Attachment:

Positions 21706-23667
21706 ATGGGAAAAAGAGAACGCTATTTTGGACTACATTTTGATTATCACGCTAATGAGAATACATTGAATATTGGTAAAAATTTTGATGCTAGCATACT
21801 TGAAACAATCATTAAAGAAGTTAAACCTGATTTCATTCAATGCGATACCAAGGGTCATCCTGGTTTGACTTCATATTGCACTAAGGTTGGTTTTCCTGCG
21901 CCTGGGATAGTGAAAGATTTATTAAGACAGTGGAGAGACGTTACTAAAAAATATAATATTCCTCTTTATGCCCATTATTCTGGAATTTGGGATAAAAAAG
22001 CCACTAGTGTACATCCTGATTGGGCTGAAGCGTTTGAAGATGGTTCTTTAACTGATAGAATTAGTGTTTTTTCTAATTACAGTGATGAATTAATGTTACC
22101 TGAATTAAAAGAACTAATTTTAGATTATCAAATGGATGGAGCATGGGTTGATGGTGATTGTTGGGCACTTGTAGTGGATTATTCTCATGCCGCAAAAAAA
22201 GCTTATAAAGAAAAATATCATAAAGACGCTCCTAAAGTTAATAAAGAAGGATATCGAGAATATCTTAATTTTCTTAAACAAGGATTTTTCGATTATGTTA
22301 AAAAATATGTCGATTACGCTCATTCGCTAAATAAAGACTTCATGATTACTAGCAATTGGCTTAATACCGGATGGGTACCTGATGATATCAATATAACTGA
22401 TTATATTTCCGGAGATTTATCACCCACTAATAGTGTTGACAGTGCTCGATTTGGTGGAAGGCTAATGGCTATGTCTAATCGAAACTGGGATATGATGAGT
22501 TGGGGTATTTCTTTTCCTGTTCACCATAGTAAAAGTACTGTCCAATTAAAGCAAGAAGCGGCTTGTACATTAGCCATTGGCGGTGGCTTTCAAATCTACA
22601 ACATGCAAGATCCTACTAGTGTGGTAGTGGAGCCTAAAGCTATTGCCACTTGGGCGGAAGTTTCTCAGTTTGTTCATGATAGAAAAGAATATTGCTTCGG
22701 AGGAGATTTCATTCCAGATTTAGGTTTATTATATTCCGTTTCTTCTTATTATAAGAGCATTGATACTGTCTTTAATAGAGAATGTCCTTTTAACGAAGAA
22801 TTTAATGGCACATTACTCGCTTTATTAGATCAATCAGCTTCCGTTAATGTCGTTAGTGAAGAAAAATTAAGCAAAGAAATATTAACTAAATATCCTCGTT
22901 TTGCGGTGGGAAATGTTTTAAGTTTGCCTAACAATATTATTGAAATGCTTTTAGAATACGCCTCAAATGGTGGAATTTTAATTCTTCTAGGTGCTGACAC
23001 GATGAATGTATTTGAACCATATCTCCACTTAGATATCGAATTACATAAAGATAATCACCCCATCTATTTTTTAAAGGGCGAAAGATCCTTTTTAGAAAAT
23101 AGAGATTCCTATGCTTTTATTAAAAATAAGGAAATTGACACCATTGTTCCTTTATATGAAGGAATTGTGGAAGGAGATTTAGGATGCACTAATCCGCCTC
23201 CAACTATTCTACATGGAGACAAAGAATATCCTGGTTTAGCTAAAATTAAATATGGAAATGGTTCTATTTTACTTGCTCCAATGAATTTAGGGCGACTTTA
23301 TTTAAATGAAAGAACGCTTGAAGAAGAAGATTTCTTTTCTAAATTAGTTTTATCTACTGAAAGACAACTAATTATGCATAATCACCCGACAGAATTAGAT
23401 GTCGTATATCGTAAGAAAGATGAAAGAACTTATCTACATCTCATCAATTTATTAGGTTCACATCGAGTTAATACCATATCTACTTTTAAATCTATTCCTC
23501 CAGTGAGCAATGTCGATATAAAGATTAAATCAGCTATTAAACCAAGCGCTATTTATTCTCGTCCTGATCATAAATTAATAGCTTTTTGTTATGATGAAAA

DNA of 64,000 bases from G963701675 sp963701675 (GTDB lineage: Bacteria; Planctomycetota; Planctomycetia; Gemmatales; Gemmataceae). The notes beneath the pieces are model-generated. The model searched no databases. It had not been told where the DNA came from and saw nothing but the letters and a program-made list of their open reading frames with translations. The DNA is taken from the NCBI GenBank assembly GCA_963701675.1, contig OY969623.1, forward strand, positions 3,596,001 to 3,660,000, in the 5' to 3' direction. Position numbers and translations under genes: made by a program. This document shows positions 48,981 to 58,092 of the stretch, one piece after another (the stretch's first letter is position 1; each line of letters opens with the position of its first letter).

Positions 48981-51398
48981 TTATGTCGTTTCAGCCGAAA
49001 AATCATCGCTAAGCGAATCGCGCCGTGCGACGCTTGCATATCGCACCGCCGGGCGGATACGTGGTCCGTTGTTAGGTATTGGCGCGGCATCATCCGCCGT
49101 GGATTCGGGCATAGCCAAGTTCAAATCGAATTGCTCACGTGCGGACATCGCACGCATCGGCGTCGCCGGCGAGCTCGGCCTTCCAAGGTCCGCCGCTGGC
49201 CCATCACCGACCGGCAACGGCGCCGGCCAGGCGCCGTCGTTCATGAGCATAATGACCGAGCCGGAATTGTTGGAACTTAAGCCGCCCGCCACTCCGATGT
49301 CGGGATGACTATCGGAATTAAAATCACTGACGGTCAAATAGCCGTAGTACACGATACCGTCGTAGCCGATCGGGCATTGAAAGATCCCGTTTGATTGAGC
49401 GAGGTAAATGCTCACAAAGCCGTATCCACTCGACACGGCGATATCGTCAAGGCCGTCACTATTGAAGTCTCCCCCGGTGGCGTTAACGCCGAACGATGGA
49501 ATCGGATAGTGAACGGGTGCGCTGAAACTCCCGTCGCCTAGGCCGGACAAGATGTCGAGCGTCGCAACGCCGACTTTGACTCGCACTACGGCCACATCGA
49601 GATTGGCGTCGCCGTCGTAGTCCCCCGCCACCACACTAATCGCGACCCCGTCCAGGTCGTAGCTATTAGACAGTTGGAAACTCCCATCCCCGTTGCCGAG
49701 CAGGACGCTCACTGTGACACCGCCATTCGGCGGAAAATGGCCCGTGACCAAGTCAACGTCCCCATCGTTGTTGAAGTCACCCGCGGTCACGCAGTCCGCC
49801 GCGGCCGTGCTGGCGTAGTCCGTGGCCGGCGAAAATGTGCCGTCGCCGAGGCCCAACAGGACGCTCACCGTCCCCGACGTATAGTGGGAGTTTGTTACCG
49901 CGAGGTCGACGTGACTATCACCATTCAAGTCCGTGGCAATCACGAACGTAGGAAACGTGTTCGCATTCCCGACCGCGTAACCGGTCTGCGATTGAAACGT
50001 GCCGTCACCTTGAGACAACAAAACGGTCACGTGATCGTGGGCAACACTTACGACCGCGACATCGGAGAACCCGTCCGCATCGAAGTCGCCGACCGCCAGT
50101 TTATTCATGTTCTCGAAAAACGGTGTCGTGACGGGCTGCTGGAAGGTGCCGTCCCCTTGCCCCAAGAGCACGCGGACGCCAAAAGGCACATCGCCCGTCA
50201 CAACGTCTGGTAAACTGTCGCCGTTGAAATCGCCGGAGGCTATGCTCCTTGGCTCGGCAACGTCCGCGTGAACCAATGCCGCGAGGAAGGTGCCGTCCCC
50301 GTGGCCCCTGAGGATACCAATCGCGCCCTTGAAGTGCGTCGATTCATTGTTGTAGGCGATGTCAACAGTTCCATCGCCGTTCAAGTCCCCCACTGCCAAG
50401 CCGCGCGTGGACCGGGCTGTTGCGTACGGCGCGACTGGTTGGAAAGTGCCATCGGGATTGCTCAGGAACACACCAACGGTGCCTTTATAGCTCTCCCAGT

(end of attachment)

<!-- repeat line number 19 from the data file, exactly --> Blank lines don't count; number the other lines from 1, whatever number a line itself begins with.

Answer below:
23401 GTCGTATATCGTAAGAAAGATGAAAGAACTTATCTACATCTCATCAATTTATTAGGTTCACATCGAGTTAATACCATATCTACTTTTAAATCTATTCCTC